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Found 9 results

  1. As part of some upcoming large scale, 3D-printed aircraft cockpit upgrade designs, very happy to announce a model of the World War Two-era "Set, Complete Radio 522-A" ("SCR-522-A") used by the US Army Air Corps, Royal Air Force and Royal Australian Air Force. In RAF and RAAF service, this radio set was known as the TR.5043. This model is available in 1/32 and 1/24 scales. Other scales are possible. Often referred to as a "Signal Corps Radio", the SCR-522-A was installed aboard many aircraft types. For example, the SCR-522-A was a conspicuous feature of the P-51D and P-51K Mustang fighters, installed behind the pilot's armored seat back and visible through the bubble canopy. Very soon, we will be releasing a highly detailed, 3D-printed cockpit for the classic Revell 1/32 scale Bristol Beaufighter (see posts below). Click here for the Model Monkey products in 1/24 scale and 1/18 scale Click here for Model Monkey products in 1/32 scale. Click here for the Model Monkey catalog.
  2. Happy to announce a World War 2-era British 18-inch Mk.XV torpedo is now available in 1/32 scale. Commonly launched from Bristol Beaufighter maritime strike aircraft and motor torpedo boats, the Mk.XV was the standard airborne torpedo used by British and Commonwealth forces in the latter half of the war. The Mk.XV was a "wet-heater"-type torpedo, 206.7 inches (525.1 cm) in length, 17.69 inches (44.9 cm) in diameter, delivering 545 pounds (247 kg) of Torpex explosive at 40 knots. In 1/32 scale, the model is 16.4 cm long.
  3. Happy to announce a Beaufighter and Mosquito Airborne Interception Radar Mk.IV equipment set is now available in 1/32 scale. This accurate and highly detailed set of 5 models represents the radar equipment fit to early World War Two-era nightfighters such as the the Bristol Beaufighter NF Mk.I, DeHavilland Mosquito NF Mk.II, Douglas Boston, Havoc Turbinlight and P-70, and Lockheed Ventura PV-1 circa 1941-1943. It was succeeded by the AI Mk.VIII radar beginning in 1943. The AI Mk.IV radar was produced by EMI, Pye and EKCO in the UK, and also built under license by Western Electric in the US, fit to Beaufighters and P-70s operated by US forces. In US service, it was known as the SCR-540. Includes: Control Panel Type 3 Receiver R.3066 Transmitter T.3065B Modulator Type 20 Indicating Unit Type 20/Type 48 (printed inverted to protect cable connections) The models were designed from de-classified Royal Air Force AI Radar Mk.IV equipment manual S.D. 0165 (1) dated July, 1942. "Radar, Airborne Interception, Mark IV, or AI Mk. IV for short, was the world's first operational air-to-air radar system. Early Mk. III units appeared in July 1940 on converted Bristol Blenheim light bombers, while the definitive Mk. IV reached widespread availability on the Bristol Beaufighter heavy fighter by early 1941. On the Beaufighter, the Mk. IV arguably played a role in ending the Blitz, the Luftwaffe's night bombing campaign of late 1940 and early 1941." - Wikipedia. Click here for the Model Monkey catalog of over 250 products for scale modelers.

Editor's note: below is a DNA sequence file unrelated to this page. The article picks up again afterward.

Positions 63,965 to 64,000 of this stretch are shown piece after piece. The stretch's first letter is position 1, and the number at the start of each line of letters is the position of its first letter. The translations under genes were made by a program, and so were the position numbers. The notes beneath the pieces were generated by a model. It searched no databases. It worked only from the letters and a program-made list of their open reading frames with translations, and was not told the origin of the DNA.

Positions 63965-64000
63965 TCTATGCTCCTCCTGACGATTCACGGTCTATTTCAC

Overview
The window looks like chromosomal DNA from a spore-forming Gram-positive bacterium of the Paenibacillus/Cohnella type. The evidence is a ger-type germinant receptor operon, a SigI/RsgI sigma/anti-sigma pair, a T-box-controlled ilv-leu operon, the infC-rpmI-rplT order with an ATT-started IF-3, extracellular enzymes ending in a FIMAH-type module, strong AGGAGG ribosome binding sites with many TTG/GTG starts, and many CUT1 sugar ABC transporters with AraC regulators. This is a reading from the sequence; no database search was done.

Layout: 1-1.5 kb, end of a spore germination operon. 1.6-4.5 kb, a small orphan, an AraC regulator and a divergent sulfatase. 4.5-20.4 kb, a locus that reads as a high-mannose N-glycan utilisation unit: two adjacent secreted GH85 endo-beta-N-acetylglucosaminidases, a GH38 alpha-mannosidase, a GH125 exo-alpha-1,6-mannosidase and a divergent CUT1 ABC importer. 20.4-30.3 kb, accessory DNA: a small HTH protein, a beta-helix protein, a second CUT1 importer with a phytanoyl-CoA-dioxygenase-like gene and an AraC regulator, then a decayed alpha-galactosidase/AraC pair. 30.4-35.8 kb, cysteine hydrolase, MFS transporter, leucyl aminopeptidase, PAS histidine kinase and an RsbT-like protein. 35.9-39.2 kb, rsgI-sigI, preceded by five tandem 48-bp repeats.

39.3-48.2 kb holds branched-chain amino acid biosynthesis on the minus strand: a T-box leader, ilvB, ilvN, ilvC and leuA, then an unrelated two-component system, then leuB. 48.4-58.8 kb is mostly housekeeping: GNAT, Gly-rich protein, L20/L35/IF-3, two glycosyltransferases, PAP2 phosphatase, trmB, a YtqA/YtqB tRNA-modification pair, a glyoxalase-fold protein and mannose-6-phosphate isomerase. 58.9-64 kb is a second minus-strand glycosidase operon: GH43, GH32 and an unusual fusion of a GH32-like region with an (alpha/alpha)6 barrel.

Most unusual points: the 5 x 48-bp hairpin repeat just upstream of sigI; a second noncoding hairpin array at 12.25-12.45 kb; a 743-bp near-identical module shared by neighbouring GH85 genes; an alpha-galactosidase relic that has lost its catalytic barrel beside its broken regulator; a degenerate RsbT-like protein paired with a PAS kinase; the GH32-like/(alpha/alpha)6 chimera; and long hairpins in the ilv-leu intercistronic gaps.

4. Hi guys, Just want to highlight the Beaufighter that I started a few months ago. It has recently been uploaded to largescaleplanes.com. I see a lot of Beaufighters on the forums and its great to be a part of the club. https://www.largescaleplanes.com/articles/article.php?aid=3423 Wishing you all the best in this time of isolation, Suresh
  5. It is hoped an accurately sized and highly detailed 3D-printed TR.9D will be included in a soon-to-be-released 1/32 scale Bristol Beaufighter cockpit. The radio can be offered separately. Any help is hugely appreciated. TIA!
  6. Hello, I have decided that, with all the great builds emerging here, it's time to get on the wave... But I warn you - this is a long-term project and the progress here will be sloooow... My obsession with this Bristol's beast has started some 6 years ago (Thanks to HlavaXXII, a friend of mine...). It was few years after I had returned to modelling after many years of doing other things. First goal was to make a 1/33 paper model of this plane. But as I have started to look for the references, this happened to be a challenge in itself. And a lot fun too. So after years of researching, with many ups and downs over the time, I've got a lot of references, a couple of new friends, some computer 3D models and the persistent feeling that I need to do something with it, or it will end up in vain... Time flies, you know... Me inside TFC's Beau, July 2012: So, what to do? A detailed, full 1/32 or 1/24 scale model was an option... But then I saw a 1/12 F-104 cockpit on some modelling show. And that one has made me think... And when I bumped into Jack Constant's amazing cutaways, which are made also in 1/12 scale, the decision was made. Jack Constant's models are now in collection of Canada Aviation and Space Museum: https://ingeniumcanada.org/ingenium/collection-research/collection-item.php?id=1998.0075.001, https://ingeniumcanada.org/ingenium/collection-research/collection-item.php?id=1998.0076.001 https://ingeniumcanada.org/ingenium/collection-research/collection-item.php?id=1998.0077.001, https://ingeniumcanada.org/ingenium/collection-research/collection-item.php?id=1998.0226.001 https://ingeniumcanada.org/ingenium/collection-research/collection-item.php?id=1998.0227.001, https://ingeniumcanada.org/ingenium/collection-research/collection-item.php?id=1998.0228.001 I haven't found any quality pictures online. There's a great summary of his work in FineScale Modeler/May 1999, written by his son Alan Constant: https://kalmbachhobbystore.com/product/back-issue/fsm990501 My heap of "Beau" references: There's a lot more of it on my harddrive. So to finish my first WIP post, here are some real world and full scale examples of the subject: Beaufighter Nose Section by David North, on Flickr Bristol Beaufighter (A19-144) Photo 2 by Chris Young, on Flickr There's hope I'll be back soon. Juraj